Gender ideology in schools is affecting the ordinary rules of competitive sport, and putting the safety of young girls in danger.
The recent winner of the high school wrestling championships in Euless, Texas is Mack Beggs, a 17-year-old, a transgender male. Mack, a biological female, competed in the girls 110-pound category, even though Mack had been taking steroids which would ordinarily be against the rules in competitive sport.
While the use of steroids to advance performance in wrestling is not allowed, the league makes provisions for students who have been prescribed them by doctors.
However, parents and fellow competitors were less than pleased over this ruling. They maintained that Mack, who has been on steroids for over a year now, not only possessed an unfair advantage over the other girls but, critically, presented a safety hazard to the other competitors. One female competitor was so afraid of being hurt in the competition that she forfeited the match so she did not have to face someone whose physical composition was altered by steroids. The parent of another girl was so exasperated at the decision that he took to a legal route:
One parent has launched a lawsuit against the League, claiming it is putting girls at risk of 'imminent threat of bodily harm' by allowing Mack to remain in the 110-pound weight class.
Jim Baudhuin, a local parent and lawyer who filed the lawsuit against the league, told DailyMail.com on Sunday he was not trying to get in Mack's way but insisted he had an unfair advantage over the girls in the category.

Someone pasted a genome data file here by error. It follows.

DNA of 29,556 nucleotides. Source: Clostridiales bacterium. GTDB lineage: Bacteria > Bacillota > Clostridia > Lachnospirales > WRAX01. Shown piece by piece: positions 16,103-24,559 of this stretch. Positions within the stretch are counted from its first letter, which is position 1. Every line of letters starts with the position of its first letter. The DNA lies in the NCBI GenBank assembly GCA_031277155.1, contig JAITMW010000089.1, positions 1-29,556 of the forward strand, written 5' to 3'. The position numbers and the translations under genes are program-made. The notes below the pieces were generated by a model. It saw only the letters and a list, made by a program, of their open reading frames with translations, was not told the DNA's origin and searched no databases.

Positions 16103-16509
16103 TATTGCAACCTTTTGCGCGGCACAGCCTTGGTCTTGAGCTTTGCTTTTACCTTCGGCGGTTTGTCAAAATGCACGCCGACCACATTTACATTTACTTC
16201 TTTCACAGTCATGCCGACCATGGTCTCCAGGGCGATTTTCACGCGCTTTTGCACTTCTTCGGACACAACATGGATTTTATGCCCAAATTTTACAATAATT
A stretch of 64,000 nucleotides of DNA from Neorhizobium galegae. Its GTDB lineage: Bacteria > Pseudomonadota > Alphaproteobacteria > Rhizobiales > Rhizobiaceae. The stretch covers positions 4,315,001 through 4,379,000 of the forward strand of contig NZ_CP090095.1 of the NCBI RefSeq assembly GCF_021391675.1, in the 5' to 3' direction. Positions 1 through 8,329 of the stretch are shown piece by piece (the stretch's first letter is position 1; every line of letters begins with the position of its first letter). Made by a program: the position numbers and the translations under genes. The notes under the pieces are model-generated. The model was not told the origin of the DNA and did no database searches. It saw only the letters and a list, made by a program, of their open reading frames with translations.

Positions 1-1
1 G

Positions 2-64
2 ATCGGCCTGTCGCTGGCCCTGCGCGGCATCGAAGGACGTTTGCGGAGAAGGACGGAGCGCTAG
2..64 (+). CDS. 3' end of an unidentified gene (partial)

'It's fundamentally unfair.
While Mack remains in the 110lb weight category, the changes to his body mean he is stronger. Mr Baudhuin said he has injured some of the girls while wrestling them.
Instead of respecting the decision of these girls and their parents to make a choice which prioritised their safety over any other consideration, Mack’s family accused them of hatred, bigotry and discrimination.
Not only has this case made waves in the sport world, but it has called attention to how the cultural acceptance of transgenderism has changed the face of sport. Initially, men’s and women’s sport were separated according to the natural, biological differences between the two sexes, which allowed both genders to compete fairly. Had they not been separated this way, men competitors would have had a significant advantage over women competitors. However, with the rise of the transgender agenda, the lines between men’s and women’s sport are being blurred, frequently giving transgender individuals a distinct advantage over those who associate with their natural gender.
Cases like this give credence to the fact that the LGBTI agenda, a movement pushing for a relativist approach to gender, will not exclusively affect those who actively support this cause. In the case of the girl’s wrestling team in Texas, they had to forfeit first place to an individual who was actively taking steroids and possessed the abilities of a male competitor. Not only did this scenario endanger the wrestlers on the team, but it gave them a notable disadvantage.
Undeniably, we see the consequences of transgenderism in the world of sport. As this transgenderism becomes more mainstream, such issues will become ever more prevalent in other branches of public life.
As we stand on the brink of a potential change in our definition of marriage and a shift in gender roles, we need to consider the toll these policies are taking on countries such as the United States, and ask ourselves the burgeoning question: is this what we want for our country?